Several studies then showed that statins gave clinical benefit in individuals with low LDL-c levels, but with elevated hsCRP. Statins proved more effective if not only LDL-c but also hsCRP was reduced, with an efficacy proportional to the initial hsCRP elevation. These data established hsCRP as a powerful risk biomarker for primary and recurrent events. This does however not imply a causal role.
 
CRP is not only produced in the liver as a primary acute phase reactant, and is involved in complement activation and innate immune function, it is also produced as a response to localised inflammation. Functional studies have shown proinflammatory and prothrombotic effects on human endothelial cells and in mice, but some data are contradicting. Recent studies using an antisense oligonucleotide targeted to CRP-production or pharmaceutical-grade CRP infusions did not provide evidence for upstream effects on systemic inflammation as a response to altered CRP production. Nor have population-based Mendelian randomisation studies pointed in the direction of a causal relationship.
 

* Moving partially upstream to IL-6: positive associations with disease and partial links to causality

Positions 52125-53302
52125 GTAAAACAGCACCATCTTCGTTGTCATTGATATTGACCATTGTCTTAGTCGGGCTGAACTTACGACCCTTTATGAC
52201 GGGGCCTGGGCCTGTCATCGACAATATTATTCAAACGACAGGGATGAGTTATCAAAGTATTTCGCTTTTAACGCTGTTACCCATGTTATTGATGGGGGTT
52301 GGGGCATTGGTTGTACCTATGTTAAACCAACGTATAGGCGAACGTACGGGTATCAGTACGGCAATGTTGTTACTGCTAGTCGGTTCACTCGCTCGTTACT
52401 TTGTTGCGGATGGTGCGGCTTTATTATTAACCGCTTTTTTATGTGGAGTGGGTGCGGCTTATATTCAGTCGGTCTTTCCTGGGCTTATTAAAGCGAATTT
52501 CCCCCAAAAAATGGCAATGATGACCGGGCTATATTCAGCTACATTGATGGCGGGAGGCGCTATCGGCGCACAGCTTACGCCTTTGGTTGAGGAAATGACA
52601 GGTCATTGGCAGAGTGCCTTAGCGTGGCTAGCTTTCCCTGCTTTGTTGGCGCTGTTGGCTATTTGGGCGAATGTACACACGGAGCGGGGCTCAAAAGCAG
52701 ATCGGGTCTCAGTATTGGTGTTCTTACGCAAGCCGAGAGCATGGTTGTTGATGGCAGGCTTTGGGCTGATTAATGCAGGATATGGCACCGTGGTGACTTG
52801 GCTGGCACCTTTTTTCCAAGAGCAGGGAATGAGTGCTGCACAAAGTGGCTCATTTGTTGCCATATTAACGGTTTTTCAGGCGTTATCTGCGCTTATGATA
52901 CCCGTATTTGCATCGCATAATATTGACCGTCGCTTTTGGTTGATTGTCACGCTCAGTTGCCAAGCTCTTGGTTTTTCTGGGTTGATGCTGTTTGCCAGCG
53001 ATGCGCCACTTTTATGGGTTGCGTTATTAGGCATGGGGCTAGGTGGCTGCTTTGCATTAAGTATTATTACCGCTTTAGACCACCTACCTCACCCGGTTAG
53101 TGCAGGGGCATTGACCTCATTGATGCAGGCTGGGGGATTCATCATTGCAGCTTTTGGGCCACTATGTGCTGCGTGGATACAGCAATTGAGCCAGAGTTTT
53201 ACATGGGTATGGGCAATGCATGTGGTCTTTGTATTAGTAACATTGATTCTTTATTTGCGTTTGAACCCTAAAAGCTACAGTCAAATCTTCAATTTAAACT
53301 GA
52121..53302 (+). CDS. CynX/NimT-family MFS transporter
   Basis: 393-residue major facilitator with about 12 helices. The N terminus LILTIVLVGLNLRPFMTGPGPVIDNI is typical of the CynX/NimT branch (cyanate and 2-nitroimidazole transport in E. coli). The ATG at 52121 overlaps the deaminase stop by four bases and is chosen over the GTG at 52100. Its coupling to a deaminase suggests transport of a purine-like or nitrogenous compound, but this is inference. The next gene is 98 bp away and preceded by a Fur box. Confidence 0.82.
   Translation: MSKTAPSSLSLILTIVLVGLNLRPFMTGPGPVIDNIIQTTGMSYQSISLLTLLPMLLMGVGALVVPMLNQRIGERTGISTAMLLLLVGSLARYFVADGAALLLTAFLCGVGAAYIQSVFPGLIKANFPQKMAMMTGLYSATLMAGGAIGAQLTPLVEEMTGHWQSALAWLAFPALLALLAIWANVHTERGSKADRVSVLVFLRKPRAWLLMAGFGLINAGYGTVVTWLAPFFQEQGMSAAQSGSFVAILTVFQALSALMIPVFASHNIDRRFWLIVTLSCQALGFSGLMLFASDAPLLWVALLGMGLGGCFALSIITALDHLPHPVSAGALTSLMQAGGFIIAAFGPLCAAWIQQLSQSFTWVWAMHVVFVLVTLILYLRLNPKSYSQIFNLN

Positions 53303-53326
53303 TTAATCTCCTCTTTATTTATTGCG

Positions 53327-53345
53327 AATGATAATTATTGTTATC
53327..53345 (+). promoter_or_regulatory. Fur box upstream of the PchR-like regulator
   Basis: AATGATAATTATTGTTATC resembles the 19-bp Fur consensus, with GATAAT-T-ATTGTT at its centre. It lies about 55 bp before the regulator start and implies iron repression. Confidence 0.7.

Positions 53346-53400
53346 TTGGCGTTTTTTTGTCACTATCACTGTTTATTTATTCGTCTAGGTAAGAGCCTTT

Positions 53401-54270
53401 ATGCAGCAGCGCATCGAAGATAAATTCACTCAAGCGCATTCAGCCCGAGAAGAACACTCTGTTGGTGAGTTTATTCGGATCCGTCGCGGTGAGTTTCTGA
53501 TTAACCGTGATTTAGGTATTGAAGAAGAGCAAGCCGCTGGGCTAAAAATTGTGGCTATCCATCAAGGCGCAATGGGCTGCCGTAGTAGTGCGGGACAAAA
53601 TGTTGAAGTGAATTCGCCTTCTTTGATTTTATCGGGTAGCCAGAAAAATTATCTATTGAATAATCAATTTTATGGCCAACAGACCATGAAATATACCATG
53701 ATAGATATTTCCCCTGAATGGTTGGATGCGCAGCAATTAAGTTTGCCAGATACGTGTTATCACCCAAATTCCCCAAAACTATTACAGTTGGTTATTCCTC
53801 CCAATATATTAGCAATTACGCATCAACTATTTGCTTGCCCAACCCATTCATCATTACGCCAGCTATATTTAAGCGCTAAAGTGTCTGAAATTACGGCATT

The upstream cytokine IL-6 resembles hsCRP in several aspects: IL-6 levels predict future vascular risk in apparently healthy populations, and an ERFC meta-analysis demonstrated a 25% increased risk of future vascular events (RR: 1.25, 95%CI: 1.19-1.32) for each SD increase in log IL-6. Lastly, like CRP, IL-6 levels correlate with endothelial dysfunction, arterial stiffness and extent of subclinical atherosclerosis, and new onset type 2 diabetes. Measurement of IL-6 in clinical setting, however more complicated, among other things due to circadian and postprandial variability and assay stability.

Importantly, IL-6 has different links to causal pathways of atherothrombosis. Il-6 signalling has been linked to plaque initiation and stabilisation, to microvascular flow dysfunction and to adverse outcomes in the setting of acute ischemia. Il-6 is upregulated at the site of coronary occlusion in STEMI. Interestingly, IL-6 can be produced by cardiac myocytes during local hypoxia in the viable border zone of reperfused infarctions. Mendelian randomisation studies further suggest that vascular risk varies largely as a consequence of heritable differences in IL-6 signalling.